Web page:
AMY GOODMAN: Since the coup, Honduras has become one of the most dangerous places in the world. A few days ago, we were speaking to Greg Grandin, who is a professor of history at New York University, and asked him about what Berta Cáceres said about Hillary Clinton’s role in the 2009 coup, when she was secretary of state. In this clip, we hear Berta Cáceres and then the response by Greg Grandin. Juan González and I were interviewing him. Cáceres appeared on the Argentine TV program Resumen Latinoamericano.

BERTA CÁCERES: [translated] We’re coming out of a coup that we can’t put behind us. We can’t reverse it. It just kept going. And after, there was the issue of the elections. The same Hillary Clinton, in her book, Hard Choices, practically said what was going to happen in Honduras. This demonstrates the meddling of North Americans in our country. The return of the president, Mel Zelaya, became a secondary issue. There were going to be elections in Honduras. And here, she, Clinton, recognized that they didn’t permit Mel Zelaya’s return to the presidency. There were going to be elections. And the international community—officials, the government, the grand majority—accepted this, even though we warned this was going to be very dangerous and that it would permit a barbarity, not only in Honduras but in the rest of the continent. And we’ve been witnesses to this.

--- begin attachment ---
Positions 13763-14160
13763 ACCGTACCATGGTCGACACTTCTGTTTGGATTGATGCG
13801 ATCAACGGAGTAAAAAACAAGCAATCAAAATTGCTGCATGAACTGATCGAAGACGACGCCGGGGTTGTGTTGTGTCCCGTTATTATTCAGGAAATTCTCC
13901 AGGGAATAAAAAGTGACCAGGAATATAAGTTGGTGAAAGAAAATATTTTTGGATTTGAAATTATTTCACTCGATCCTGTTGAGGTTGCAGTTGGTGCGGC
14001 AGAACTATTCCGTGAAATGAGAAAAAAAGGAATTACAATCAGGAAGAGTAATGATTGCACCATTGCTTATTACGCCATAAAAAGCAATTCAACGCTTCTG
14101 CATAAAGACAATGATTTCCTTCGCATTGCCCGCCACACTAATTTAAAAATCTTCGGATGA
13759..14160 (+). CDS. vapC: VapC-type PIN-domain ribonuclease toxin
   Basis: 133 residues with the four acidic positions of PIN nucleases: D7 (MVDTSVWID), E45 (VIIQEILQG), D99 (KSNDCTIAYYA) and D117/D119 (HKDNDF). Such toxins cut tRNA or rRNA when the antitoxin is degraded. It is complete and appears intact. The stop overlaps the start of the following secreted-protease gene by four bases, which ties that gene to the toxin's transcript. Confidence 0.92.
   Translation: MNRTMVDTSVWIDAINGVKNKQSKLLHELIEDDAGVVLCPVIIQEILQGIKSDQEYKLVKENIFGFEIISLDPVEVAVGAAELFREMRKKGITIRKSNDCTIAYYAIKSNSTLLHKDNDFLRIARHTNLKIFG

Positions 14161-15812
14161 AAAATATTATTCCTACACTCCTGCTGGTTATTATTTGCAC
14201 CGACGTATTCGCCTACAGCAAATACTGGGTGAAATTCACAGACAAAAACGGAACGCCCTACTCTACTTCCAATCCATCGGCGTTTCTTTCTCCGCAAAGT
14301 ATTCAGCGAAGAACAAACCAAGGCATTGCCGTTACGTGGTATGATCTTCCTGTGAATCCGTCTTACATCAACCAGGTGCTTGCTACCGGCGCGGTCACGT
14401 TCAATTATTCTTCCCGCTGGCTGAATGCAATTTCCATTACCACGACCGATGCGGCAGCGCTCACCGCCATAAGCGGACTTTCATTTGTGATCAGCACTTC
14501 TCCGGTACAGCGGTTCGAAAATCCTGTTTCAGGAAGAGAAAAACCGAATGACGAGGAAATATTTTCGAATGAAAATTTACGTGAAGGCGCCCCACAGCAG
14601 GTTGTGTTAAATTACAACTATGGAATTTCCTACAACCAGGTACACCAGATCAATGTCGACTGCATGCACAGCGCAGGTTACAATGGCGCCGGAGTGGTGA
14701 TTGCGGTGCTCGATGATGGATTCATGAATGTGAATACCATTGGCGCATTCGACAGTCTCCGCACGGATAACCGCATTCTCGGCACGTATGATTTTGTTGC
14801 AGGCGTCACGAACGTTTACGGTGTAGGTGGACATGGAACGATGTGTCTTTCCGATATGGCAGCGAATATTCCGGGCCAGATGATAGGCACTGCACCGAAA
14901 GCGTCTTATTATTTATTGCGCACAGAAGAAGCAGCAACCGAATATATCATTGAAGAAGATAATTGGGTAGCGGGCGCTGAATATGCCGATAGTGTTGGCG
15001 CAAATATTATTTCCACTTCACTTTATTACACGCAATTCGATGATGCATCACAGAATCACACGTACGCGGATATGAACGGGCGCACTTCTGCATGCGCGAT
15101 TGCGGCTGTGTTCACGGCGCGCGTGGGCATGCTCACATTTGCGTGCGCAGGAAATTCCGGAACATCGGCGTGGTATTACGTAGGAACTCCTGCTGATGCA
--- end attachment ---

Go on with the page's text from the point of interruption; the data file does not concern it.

AMY GOODMAN: That was Honduran environmental activist Berta Cáceres speaking in 2014. She was murdered last week in her home in La Esperanza in Honduras. Last year, she won the Goldman Environmental Prize. She’s a leading environmentalist in the world. Professor Grandin?

GREG GRANDIN: Yeah, and she criticizes Hillary Clinton’s book, Hard Choices, where Clinton was holding up her actions in Honduras as an example of a clear-eyed pragmatism. I mean, that book is effectively a confession. Every other country in the world or in Latin America was demanding the restitution of democracy and the return of Manuel Zelaya. It was Clinton who basically relegated that to a secondary concern and insisted on elections, which had the effect of legitimizing and routinizing the coup regime and creating the nightmare scenario that exists today.

I mean—and it’s also in her emails. The real scandal about the emails isn’t the question about process—you know, she wanted to create an off-the-books communication thing that couldn’t be FOIAed. The real scandal about those emails are the content of the emails. She talks—the process by which she works to delegitimate Zelaya and legitimate the elections, which Cáceres, in that interview, talks about were taking place under extreme militarized conditions, fraudulent, a fig leaf of democracy, are all in the emails.

JUAN GONZÁLEZ: And particularly what does she say in them?

GREG GRANDIN: Well, she talks about trying to work towards a movement towards legitimating—getting other countries, pressuring other countries to accept the results of the election and give up the demand that Zelaya be returned.